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Make Hay while the Sun Shines: Origin and Meaning

Make the most of your opportunities while you have the chance / take advantage of favourable circumstances when the time is right.
Make hay while the sun shinesThis phrase is a proverb which originated with English farmers in medieval times. Hay is dried wheat or grass used as food for farm animals. Centuries ago, without modern machinery, it would take several days for a farmer to cut, dry and collect the hay. Since hay gets destroyed if it becomes too wet, the farmers used to take the opportunity when the weather was hot and sunny to cut and gather the hay. Therefore, make hay while the sun shines began as a sensible and practical piece of farming advice. However, the idiom soon began to be used by the general public to emphasise that you should take advantage of good circumstances before the opportunity vanishes. In 1546, John Heywood wrote about the idiom in his collection of English Proverbs, writing: “When the sun shines make hay. Which is to say…take time when the time comes, in case time wastes away.”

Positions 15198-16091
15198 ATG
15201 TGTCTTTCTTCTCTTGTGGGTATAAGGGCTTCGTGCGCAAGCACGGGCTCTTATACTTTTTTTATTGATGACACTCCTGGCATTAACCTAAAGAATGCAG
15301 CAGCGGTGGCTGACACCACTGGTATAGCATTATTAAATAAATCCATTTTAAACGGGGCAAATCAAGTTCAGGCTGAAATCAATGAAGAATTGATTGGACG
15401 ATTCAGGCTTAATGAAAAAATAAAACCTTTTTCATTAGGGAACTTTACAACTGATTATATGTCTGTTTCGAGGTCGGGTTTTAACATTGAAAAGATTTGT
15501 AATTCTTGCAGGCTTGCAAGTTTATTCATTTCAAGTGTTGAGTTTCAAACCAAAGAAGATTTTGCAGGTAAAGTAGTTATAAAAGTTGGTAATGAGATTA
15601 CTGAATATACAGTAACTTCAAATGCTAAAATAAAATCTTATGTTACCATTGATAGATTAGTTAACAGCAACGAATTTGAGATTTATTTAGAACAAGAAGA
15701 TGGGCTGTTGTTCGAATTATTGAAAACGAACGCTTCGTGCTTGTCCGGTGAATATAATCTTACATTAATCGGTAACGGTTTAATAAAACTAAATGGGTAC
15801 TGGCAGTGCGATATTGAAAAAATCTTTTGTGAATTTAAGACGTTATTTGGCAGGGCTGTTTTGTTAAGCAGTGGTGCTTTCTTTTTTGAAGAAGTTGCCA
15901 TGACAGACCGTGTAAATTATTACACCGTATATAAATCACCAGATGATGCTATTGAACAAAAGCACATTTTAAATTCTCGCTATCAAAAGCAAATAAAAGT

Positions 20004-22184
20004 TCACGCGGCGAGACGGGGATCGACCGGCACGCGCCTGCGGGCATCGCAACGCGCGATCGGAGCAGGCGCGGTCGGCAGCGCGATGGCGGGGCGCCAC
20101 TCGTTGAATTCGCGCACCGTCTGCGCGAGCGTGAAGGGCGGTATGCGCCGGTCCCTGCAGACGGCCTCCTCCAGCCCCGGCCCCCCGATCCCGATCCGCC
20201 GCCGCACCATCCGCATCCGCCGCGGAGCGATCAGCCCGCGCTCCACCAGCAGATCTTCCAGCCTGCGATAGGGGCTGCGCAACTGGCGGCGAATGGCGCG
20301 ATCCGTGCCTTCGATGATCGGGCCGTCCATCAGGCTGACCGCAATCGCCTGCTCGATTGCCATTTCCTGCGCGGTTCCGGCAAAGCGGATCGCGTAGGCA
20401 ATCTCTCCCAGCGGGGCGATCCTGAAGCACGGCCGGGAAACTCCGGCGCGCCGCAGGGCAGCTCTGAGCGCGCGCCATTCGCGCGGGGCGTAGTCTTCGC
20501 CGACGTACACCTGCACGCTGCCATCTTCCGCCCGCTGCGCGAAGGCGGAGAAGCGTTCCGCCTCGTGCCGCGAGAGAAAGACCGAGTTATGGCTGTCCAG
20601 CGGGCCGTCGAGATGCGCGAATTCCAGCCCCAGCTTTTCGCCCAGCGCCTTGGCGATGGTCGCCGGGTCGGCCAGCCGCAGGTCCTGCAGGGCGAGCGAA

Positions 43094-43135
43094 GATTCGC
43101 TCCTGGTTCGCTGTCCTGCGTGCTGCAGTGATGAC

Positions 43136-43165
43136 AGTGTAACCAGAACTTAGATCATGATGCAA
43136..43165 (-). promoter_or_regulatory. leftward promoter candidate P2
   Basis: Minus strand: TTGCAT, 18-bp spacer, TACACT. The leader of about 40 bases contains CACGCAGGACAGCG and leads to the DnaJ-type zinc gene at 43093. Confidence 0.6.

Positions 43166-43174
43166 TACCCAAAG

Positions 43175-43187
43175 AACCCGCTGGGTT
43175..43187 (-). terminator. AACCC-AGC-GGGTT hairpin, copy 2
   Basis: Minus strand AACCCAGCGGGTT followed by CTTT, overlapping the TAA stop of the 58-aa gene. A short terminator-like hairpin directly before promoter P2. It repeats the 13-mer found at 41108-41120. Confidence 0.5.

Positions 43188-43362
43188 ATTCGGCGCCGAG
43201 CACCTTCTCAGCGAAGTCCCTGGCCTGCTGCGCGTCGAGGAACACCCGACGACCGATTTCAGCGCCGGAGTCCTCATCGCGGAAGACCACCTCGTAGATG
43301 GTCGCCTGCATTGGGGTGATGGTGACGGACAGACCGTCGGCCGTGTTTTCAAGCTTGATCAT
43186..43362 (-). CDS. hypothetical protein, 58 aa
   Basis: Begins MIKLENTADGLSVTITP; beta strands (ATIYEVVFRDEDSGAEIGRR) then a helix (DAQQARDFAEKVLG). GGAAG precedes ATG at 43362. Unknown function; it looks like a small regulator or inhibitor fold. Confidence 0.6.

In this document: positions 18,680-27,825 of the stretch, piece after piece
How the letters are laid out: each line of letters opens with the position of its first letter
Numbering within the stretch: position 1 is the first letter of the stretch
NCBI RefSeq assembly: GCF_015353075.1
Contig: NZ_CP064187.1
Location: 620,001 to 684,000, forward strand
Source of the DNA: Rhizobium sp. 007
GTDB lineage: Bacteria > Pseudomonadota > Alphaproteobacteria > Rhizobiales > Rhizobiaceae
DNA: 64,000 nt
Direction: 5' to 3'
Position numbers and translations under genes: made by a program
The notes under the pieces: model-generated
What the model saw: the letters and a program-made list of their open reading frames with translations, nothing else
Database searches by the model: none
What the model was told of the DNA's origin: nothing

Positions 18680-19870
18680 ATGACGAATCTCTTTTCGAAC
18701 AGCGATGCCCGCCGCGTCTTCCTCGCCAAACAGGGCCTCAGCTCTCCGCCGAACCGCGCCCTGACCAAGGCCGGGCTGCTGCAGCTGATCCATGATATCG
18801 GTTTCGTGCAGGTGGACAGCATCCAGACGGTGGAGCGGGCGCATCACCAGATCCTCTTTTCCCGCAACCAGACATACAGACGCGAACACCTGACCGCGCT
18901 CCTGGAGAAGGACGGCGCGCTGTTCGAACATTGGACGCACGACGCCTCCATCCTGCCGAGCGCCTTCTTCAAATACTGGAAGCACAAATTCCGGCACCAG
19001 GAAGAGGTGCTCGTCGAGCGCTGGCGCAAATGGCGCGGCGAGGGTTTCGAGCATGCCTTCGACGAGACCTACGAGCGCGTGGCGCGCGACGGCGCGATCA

Susanna: “I’m going to have a party while my parents are out of town and the house is all mine!”
Elena: “Good idea! Make hay while the sun shines!

Aaron: “There’s a half-price sale at the sports shop, we should go down there and check it out.”
Nicholas: : “Definitely, let’s make hay while the sun shines! I want to buy a pair of new trainers and it would be great to get them for a cheaper price.”

Newspaper headline: “Beaches packed with holiday-makers making hay while the sun shines!”
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